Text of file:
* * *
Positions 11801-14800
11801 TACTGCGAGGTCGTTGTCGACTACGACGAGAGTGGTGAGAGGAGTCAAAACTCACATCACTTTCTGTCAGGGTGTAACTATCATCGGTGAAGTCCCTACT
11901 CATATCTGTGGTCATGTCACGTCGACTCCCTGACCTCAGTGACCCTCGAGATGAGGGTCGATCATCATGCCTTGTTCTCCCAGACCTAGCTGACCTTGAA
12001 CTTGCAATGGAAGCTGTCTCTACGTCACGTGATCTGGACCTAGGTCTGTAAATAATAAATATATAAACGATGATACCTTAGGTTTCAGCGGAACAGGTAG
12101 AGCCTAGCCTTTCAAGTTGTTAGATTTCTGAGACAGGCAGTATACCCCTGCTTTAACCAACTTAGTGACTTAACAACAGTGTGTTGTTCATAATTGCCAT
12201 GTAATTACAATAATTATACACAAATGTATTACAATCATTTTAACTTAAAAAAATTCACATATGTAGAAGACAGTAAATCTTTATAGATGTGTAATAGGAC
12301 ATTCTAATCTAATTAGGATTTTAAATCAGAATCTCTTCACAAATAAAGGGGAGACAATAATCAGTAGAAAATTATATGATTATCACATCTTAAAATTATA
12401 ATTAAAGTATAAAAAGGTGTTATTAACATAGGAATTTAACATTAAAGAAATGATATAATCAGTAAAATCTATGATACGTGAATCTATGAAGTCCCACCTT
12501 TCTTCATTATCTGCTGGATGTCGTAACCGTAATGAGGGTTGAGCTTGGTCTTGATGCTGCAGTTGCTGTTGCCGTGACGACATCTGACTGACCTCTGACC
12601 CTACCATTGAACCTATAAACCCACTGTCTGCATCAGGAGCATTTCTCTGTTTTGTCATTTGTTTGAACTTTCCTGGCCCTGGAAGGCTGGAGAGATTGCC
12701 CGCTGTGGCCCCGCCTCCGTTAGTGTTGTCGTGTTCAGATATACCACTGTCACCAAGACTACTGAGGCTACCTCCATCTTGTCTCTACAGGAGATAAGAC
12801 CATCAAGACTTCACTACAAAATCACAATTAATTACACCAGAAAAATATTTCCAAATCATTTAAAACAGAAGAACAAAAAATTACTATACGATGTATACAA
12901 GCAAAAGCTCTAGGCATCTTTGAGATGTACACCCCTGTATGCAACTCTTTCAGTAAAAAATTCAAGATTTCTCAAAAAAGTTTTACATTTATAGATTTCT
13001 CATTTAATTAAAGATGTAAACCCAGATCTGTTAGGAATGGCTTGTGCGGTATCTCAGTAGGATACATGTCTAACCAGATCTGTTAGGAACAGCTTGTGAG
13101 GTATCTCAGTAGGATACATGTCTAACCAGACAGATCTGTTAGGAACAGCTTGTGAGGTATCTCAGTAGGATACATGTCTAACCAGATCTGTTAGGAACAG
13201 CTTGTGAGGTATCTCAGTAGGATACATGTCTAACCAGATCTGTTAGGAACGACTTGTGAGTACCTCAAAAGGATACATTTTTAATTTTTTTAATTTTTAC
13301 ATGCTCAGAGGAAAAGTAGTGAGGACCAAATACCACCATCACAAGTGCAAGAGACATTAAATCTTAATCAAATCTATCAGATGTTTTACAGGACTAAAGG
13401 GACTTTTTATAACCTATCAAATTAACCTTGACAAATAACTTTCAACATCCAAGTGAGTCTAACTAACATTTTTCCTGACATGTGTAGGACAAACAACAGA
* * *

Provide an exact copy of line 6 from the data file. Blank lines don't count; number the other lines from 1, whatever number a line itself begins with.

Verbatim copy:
12201 GTAATTACAATAATTATACACAAATGTATTACAATCATTTTAACTTAAAAAAATTCACATATGTAGAAGACAGTAAATCTTTATAGATGTGTAATAGGAC